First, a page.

REEF ORGANISMS

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A soft coral commonly known as "dead man's fingers"; found mostly on the reef flat.

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Anemone coral Goniopora with lits long delicate polyps.

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Mushroom corals Fungia are free-living, unlike their counter-parts which are permanently attached on the reef.

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The bubble coral Euphyllia ancora has fleshy tentacle ends which are kidney-shaped.

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The feather-duster worm, Sabellastarte sp. lives in a leathery tube lodged within the coral colony. Its 'plume' consists of modified head appendages used for trapping plankton from the water

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The polyps of some hard corals, like this maze coral Platygyra grow in an intricate pattern

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The stick-like sea-fans "come alive" when the currents in the reef become strong. Their polyps extend the delicate tentacles to harvest the rich plankton life carried by the currents.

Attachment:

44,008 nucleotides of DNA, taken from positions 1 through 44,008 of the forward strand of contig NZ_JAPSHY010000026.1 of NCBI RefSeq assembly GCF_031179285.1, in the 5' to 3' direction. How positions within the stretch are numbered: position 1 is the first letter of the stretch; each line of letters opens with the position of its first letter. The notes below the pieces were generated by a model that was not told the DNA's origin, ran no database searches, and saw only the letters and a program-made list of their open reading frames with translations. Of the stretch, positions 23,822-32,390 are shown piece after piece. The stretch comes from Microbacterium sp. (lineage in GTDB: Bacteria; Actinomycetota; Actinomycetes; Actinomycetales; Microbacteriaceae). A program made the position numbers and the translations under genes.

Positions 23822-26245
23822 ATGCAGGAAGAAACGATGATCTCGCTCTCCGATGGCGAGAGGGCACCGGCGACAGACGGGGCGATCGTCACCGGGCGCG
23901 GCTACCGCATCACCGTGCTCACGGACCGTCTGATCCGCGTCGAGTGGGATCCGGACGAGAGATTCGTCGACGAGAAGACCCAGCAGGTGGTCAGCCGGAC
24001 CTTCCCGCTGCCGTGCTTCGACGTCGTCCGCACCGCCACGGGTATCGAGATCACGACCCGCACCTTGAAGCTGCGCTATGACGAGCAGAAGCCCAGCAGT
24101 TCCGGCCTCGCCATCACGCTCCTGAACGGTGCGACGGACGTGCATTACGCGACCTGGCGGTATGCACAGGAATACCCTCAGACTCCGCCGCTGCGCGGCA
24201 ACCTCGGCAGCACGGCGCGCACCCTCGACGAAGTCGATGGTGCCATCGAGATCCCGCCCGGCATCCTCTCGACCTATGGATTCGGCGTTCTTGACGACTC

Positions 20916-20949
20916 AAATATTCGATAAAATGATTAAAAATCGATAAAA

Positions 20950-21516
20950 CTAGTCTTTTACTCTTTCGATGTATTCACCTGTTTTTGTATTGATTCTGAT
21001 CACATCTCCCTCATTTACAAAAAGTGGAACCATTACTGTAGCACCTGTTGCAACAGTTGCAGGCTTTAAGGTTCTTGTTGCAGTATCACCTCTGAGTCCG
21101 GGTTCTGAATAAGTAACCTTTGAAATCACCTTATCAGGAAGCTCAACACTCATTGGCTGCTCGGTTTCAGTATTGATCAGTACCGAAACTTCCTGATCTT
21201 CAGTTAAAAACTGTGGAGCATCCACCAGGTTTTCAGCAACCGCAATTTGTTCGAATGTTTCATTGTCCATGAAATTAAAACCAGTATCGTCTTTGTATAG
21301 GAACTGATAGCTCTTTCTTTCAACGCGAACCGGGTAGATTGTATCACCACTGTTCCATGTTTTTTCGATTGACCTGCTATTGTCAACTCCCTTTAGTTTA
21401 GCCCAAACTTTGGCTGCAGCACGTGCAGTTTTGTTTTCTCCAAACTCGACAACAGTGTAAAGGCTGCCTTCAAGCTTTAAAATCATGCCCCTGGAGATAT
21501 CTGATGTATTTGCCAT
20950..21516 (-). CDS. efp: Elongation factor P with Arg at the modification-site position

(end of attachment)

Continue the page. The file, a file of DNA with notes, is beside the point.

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These brilliantly coloured cave corals Tubastraea do not possess symbiotic algae. As their name suggests, they flourish in deeper and darker areas of the reef.

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The starfish is a common reef slope and sea-floor dweller.

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Clownfish have a symbiotic relationship with sea anemones. While they can safely nestled in the tentacles of their hosts, other fishes are paralysed by the battery of stinging cells

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Hard corals exhibit different growth forms; here carnation coral, Pectinia grows in a foliose form

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A shy butterflyfish Chaetodon octofasciatus. Like other butterflyfishes, it has a modified mouth to feed on individual coral polyps.

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Crabs are cryptic during the day, emerging at night from their reef crevices to hunt for food.

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The striking colours of this nudibranch Phyllidia warn its potential predators of its repungent taste. Nudibranchs are omnivore foragers.

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Sponges are a common sight on reefs. Many species contain compounds that are biologically active.

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The tiger cowrie Cypraea tigris. It is partly covered by its mantle, a special folds of skin which secretes and maintains its characteristically mottled shell.

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